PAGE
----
Since when did we become a nation so obsessed with crazy narratives that we've lost the ability to get in touch with reality? I suspect it's been going on for years, and that this weakness has been built into the way we educate our children. We send perfectly good and inquiring minds to school, where we tell them the narrative of human history and grade them well if they spit it back to us without "error." Nowhere in that process is critical thinking, questioning and new exploration lauded - at least not until the narrative has been firmly imbedded in them.
And after all, we're also a nation primarily raised on Biblical narratives that include talking snakes, unseen demons and angels, a guy who put two of every animal in a boat and sails it away, whole cities that were leveled by the angry "finger of God" for their bad behavior. The list goes on...
One difficulty with changing all this is that as we've industrialized we've moved farther and farther away from our touchstone with reality - the natural world. We read about full moons and new moons in the weather section of the news, but how many of us can still look at the sky and know what phase of the moon we're observing at night? How many of us genuinely understand the Earth's rotation and spin in relation to the sun and seasonality? Perpaps our growing disconnect from nature explains why it's so easy for us to ignore things like rainforest destruction, the extinction of polar bears, melting ice caps, rainfall changes and the rising pollution and exhaustion of fish in our oceans. The narratives we're telling ourselves are so much nicer than the truth that we collectively cling to them in desperation, despite all evidence to the contrary!
During my wildly insane period, had I been able to stop the voices in my head and simply BE PRESENT with what was happening, I would have noticed that none of these things I believed were actually true. This, I suspect is what awaits humankind around a very near corner. Avoidance of the truth can only carry us so far, then the narrative will break down in favor of reality. Either we'll act out the narrative only to discover later it wasn't true, which is what led to the war in Iraq; or reality will crush the narrative, as will happen when twenty feet of water flood Manhattan and bury Florida when all our glaciers melt.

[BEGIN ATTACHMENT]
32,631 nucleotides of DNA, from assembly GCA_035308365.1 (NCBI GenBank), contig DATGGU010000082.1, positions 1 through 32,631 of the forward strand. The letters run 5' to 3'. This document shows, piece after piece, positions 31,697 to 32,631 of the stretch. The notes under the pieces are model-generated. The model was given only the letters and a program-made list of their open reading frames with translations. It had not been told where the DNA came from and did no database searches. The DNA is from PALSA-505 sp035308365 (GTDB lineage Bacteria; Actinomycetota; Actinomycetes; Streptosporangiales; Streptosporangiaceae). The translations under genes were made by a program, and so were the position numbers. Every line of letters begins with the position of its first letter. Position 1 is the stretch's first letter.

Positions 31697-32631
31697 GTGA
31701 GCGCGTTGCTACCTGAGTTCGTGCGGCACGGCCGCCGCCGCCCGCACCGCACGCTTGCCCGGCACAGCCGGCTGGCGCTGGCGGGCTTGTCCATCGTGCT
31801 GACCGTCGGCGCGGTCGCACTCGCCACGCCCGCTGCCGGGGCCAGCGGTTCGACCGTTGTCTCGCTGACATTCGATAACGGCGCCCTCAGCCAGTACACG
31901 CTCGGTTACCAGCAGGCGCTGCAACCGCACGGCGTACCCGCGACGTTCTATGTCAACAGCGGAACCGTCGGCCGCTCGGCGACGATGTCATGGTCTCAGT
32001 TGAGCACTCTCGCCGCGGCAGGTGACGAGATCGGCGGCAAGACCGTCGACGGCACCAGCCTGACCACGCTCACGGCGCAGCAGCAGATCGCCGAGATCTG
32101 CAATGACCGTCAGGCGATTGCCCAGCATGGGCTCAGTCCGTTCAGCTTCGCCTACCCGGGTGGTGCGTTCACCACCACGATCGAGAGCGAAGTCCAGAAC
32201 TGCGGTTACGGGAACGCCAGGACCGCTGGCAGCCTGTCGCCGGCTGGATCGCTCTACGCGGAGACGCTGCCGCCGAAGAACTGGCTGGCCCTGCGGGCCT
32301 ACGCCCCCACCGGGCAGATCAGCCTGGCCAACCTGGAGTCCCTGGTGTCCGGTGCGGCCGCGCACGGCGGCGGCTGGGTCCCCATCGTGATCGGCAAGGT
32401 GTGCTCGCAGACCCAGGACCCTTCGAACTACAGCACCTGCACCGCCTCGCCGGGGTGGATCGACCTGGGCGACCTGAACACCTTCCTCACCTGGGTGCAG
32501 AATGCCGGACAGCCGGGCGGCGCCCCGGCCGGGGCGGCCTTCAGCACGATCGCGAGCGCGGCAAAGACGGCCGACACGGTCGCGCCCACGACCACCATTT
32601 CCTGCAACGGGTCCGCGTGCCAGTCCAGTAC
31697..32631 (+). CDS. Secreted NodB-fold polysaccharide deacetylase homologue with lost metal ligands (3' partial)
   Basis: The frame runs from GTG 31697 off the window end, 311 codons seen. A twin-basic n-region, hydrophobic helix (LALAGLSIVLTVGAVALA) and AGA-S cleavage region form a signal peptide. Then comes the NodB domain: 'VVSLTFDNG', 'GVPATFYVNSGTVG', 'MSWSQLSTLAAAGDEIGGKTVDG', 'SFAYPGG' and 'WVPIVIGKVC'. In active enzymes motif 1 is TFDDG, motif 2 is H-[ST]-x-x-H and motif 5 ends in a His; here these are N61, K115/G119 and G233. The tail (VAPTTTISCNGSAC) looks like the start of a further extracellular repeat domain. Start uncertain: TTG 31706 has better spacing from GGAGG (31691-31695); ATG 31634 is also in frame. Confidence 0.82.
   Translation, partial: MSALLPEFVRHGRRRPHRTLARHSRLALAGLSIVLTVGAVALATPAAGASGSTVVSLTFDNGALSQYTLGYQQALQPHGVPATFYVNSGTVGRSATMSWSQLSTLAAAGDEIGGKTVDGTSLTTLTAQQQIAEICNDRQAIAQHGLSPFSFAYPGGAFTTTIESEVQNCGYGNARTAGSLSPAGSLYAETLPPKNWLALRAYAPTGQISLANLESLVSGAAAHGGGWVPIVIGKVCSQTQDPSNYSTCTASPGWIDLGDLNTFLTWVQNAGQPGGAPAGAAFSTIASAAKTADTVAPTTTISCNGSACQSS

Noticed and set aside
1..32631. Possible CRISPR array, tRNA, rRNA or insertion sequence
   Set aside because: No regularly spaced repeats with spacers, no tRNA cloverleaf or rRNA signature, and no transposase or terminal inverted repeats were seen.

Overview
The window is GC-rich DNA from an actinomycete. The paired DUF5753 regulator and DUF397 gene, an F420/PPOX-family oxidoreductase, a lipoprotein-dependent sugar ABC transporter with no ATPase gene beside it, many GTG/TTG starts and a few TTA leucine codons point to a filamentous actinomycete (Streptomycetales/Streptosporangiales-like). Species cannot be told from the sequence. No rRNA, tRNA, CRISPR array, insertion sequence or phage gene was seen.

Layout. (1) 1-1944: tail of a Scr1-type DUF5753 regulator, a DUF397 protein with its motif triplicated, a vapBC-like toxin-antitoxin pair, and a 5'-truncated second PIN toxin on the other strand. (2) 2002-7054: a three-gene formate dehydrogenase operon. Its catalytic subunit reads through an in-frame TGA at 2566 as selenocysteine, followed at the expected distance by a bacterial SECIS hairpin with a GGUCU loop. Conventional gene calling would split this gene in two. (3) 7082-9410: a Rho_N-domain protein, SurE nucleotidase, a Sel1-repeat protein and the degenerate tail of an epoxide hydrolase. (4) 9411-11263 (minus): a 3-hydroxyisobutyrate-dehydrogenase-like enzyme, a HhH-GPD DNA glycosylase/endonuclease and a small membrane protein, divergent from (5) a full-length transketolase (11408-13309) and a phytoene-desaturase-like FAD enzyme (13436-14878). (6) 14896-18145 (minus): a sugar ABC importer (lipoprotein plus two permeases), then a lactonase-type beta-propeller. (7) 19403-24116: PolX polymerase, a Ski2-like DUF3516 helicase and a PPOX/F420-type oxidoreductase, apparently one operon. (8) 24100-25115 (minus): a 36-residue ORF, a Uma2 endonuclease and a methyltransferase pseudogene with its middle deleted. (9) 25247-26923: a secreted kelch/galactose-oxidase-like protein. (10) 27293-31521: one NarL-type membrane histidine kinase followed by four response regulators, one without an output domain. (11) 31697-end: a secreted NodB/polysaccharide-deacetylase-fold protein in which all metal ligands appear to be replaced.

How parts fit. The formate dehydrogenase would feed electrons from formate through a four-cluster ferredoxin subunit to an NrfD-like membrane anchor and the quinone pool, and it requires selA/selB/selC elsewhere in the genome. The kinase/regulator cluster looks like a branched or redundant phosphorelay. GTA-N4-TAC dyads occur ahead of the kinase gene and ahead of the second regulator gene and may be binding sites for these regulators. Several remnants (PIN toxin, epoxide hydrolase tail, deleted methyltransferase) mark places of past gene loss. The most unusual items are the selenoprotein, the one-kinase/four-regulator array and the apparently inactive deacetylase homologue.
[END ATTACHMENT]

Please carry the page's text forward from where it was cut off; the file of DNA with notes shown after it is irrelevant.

Letting go of the narratives we've all been taught to believe in can be deeply unsettling to the mind. It's even harder when the people you love don't want to let go of the stories. They'll try to drag you back into their shared belief system, because when something isn't demonstrably true there's a sense of safety in numbers. The more people who accept the narrative the more likely (or so people think) it is that the story is actually true. It's why religions are so fond of bearing witness and procreating - more little religious believers to promote the story.
The Flat Earthers didn't want to accept it when the news came to them that the Earth was round. It's what Holocaust deniers and alien abductees share; an eagerness to convince others that their narrative is correct and thus control the story.
Humanity, by virtue of its ability to tell imaginative stories, has the capacity to move information across the generations. Perhaps it's time we began to realize the weighty responsibility that attaches to that privilege. If we're going to tell stories to each other, let's at least make an effort to get our stories right. Worst case, let's freely acknowledge that a theory is still a theory, so the truth can always find an open window into humanity's psyche.
Anything less is utterly insane.